Several factors influence the decisions you make during deployment design. Consider the following key factors:
Logical Architecture. The logical architecture details the functional services in a proposed solution and the interrelationships of the components providing those services. Use the logical architecture as a key to determining the best way to distribute services. A deployment scenario contains the logical architecture paired with quality of service requirements (described below).
Quality of service requirements. The quality of service (QoS) requirements specify various aspects of a solution’s operation. Use the QoS requirements to help develop strategies to achieve performance, availability, scalability, serviceability, and other quality of service goals. A deployment scenario contains the logical architecture (described previously) paired with quality of service requirements.
Usage analysis. Usage analysis, developed during the technical requirements phase of the solution life cycle, provides information on usage patterns that can help estimate load and stress on a deployed system. Use the usage analysis to help isolate performance bottlenecks and develop strategies to satisfy QoS requirements.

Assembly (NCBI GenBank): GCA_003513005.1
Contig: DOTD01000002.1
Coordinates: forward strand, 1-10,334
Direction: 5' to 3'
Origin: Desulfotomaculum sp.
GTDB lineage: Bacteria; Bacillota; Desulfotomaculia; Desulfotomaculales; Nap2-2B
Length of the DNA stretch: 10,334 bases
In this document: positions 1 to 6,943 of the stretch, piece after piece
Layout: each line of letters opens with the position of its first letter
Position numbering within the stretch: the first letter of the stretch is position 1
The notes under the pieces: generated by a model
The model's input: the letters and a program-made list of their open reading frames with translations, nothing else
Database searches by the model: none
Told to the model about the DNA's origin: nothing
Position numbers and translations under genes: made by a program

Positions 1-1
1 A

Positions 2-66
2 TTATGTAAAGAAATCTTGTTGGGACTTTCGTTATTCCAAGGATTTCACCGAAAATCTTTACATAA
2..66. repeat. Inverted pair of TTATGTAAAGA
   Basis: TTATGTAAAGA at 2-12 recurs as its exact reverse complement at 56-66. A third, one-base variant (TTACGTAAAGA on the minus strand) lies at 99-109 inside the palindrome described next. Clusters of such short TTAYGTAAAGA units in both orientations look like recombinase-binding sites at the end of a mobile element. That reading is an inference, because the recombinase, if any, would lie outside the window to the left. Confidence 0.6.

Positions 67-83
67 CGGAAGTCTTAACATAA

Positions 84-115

Use cases. Use cases, developed during the technical requirements phase of the solution life cycle, lists distinct user interactions identified for a deployment, often identifying the most common use cases. Although the use cases are embodied in the usage analysis, when assessing a deployment design you should refer to the use cases to make sure that they are properly addressed.
Service level agreements. A service level agreement (SLA) specifies minimum performance requirements, and when those requirements are not met, the level and extent of customer support that must be provided. A deployment design should easily meet the performance requirements specified in a service level agreement.
Total cost of ownership. During deployment design you analyze potential solutions that address the QoS requirements for availability, performance, scalability, and others. However, for each solution you consider, you must also consider the cost of that solution and how that cost impacts the total cost of ownership. Make sure that you consider the trade-offs embodied by your decisions and that you have optimized your resources to achieve business requirements within business constraints.
Business goals. Business goals are stated during the business analysis phase of the solution life cycle and include the business requirements and business constraints to meet those goals. Deployment design is ultimately judged by its ability to satisfy the business goals.